In short; You get involved in everything!
What makes a good DPO?
But it can be a challenging role at times, as some people don’t seem to understand what ‘acting diligently’ means. For example, I once had to explain, several times, to the head of IT Development why using live data (i.e. real data), in a test environment was not permitted, and not best practice. He was several pay-grades above me at the time, and I was certainly a junior in his eyes. Being a DPO can mean having challenging conversations, and you quickly learn skills around communication, negotiation and practical implementation.
A good DPO has a strange mix of qualities, values, skills and knowledge that few people truly appreciate. For example, as described above, really good DPO’s have developed great communication skills. They need to be focused on education and have a passion for what they do. How many roles do you know that require ‘passion’ within their list of requirements? Why do I believe passion is important? Because being a DPO is, more often-than-not, a thankless task. The role of the DPO is to ensure the business operates lawfully and in the interests of Data Subjects. You need to be self-motivated and therefore being passionate, and believing in what you do will turn you from being merely a DPO, into a great DPO.
A great DPO will need to have a strong technical knowledge of legal and regulatory data protection frameworks, both nationally and internationally and should also have a similar background and understanding of information security management frameworks (such as SOC2, NIST, ISO27001 etc).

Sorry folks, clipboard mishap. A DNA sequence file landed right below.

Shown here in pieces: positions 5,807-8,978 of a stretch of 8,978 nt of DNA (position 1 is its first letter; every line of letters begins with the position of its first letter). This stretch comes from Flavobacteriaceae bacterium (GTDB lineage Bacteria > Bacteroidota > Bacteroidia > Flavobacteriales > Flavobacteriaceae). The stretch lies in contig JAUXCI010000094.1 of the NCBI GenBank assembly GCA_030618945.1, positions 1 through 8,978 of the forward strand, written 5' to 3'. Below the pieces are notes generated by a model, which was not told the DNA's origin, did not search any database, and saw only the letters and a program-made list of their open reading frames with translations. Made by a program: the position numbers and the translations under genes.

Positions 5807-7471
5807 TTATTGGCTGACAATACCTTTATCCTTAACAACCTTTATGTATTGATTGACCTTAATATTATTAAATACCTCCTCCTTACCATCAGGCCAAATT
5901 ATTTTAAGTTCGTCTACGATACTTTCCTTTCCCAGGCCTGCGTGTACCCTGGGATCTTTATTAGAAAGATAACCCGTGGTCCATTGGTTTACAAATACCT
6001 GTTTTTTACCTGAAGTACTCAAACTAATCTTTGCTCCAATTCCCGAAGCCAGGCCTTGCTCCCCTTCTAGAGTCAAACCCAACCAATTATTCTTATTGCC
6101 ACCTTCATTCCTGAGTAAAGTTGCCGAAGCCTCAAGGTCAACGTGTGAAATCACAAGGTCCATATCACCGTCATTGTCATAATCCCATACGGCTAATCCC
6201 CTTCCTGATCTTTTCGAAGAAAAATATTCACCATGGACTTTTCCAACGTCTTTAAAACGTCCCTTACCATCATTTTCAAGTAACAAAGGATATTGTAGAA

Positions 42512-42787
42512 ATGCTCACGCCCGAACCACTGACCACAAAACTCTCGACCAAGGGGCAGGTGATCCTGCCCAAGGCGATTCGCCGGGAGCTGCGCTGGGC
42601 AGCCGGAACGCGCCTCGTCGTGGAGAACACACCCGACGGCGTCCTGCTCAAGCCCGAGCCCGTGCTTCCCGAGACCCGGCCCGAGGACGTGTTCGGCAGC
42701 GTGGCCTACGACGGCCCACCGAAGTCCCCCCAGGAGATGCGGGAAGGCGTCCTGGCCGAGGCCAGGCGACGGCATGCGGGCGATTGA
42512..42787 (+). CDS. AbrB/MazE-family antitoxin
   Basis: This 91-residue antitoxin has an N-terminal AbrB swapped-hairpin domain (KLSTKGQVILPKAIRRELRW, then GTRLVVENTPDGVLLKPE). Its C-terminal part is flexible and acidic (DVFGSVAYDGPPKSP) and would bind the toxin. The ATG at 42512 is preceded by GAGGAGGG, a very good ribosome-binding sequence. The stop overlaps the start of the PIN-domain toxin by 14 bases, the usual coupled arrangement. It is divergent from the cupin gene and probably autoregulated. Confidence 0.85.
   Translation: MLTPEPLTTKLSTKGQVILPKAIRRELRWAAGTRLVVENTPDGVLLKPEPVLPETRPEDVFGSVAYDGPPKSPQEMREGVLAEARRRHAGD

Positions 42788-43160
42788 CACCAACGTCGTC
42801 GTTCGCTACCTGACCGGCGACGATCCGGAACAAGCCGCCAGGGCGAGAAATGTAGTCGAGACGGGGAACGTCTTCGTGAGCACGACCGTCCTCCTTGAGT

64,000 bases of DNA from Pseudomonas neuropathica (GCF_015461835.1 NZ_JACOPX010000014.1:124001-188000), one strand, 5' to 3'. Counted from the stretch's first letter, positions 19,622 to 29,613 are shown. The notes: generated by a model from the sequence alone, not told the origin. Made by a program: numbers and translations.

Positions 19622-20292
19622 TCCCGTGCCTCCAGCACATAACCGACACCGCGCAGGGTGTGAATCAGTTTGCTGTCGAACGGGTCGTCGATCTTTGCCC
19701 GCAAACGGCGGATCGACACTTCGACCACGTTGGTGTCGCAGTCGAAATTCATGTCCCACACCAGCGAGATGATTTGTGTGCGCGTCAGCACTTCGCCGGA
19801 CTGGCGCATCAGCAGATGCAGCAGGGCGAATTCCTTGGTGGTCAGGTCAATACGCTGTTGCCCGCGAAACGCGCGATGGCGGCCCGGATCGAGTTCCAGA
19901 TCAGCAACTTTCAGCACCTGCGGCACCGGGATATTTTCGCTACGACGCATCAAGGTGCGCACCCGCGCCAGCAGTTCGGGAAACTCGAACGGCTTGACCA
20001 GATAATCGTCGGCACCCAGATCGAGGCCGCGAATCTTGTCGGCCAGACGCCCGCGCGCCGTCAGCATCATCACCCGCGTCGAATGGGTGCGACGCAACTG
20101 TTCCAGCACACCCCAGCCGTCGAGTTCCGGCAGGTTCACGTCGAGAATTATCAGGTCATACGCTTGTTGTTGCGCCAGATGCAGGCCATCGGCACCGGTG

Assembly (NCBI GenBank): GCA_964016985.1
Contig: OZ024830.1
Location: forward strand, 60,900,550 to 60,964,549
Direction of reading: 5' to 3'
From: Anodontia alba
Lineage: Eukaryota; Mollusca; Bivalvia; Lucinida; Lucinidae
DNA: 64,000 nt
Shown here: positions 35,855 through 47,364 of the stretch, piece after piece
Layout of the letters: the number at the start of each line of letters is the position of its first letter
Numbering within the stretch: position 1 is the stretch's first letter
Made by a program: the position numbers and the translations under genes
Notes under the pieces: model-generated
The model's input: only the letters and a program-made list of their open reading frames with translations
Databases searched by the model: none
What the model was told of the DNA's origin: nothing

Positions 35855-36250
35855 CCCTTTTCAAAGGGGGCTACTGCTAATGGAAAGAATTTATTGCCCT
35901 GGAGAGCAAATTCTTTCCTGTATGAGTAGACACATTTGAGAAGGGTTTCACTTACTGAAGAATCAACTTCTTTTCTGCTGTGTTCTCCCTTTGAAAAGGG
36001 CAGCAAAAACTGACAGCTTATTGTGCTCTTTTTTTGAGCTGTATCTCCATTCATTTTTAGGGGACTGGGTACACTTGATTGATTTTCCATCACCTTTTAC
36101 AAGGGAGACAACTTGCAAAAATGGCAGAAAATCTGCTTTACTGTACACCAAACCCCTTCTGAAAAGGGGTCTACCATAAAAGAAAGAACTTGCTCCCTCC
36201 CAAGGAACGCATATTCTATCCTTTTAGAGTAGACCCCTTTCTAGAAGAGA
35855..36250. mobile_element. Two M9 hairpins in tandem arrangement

What does a DPO do?
Article 39 of the GDPR outlines the tasks of the DPO, but in summary, the tasks the DPO is expected to carry out are;
– To advise and guide the controller or the processor, on their obligations towards Data Protection
– To ensure there is a monitoring process in place so that they can evidence that processing measures are appropriate (e.g. ensuring appropriate training and awareness is taking place)
– To ensure that Data Protection Impact Assessments (DPIAs) are being completed appropriately
– To work, and cooperate with the ICO (in the UK) when and where necessary (including investigations into the organisation)
The DPO will be involved in all aspects of Data processing, and this includes client data and employee Data. They will help develop policies which can then be monitored and measured, to ensure ongoing compliance with the GDPR.
Do you need a DPO?
Article 37 of the GDPR states that it is mandatory to appoint a DPO, in the following circumstances;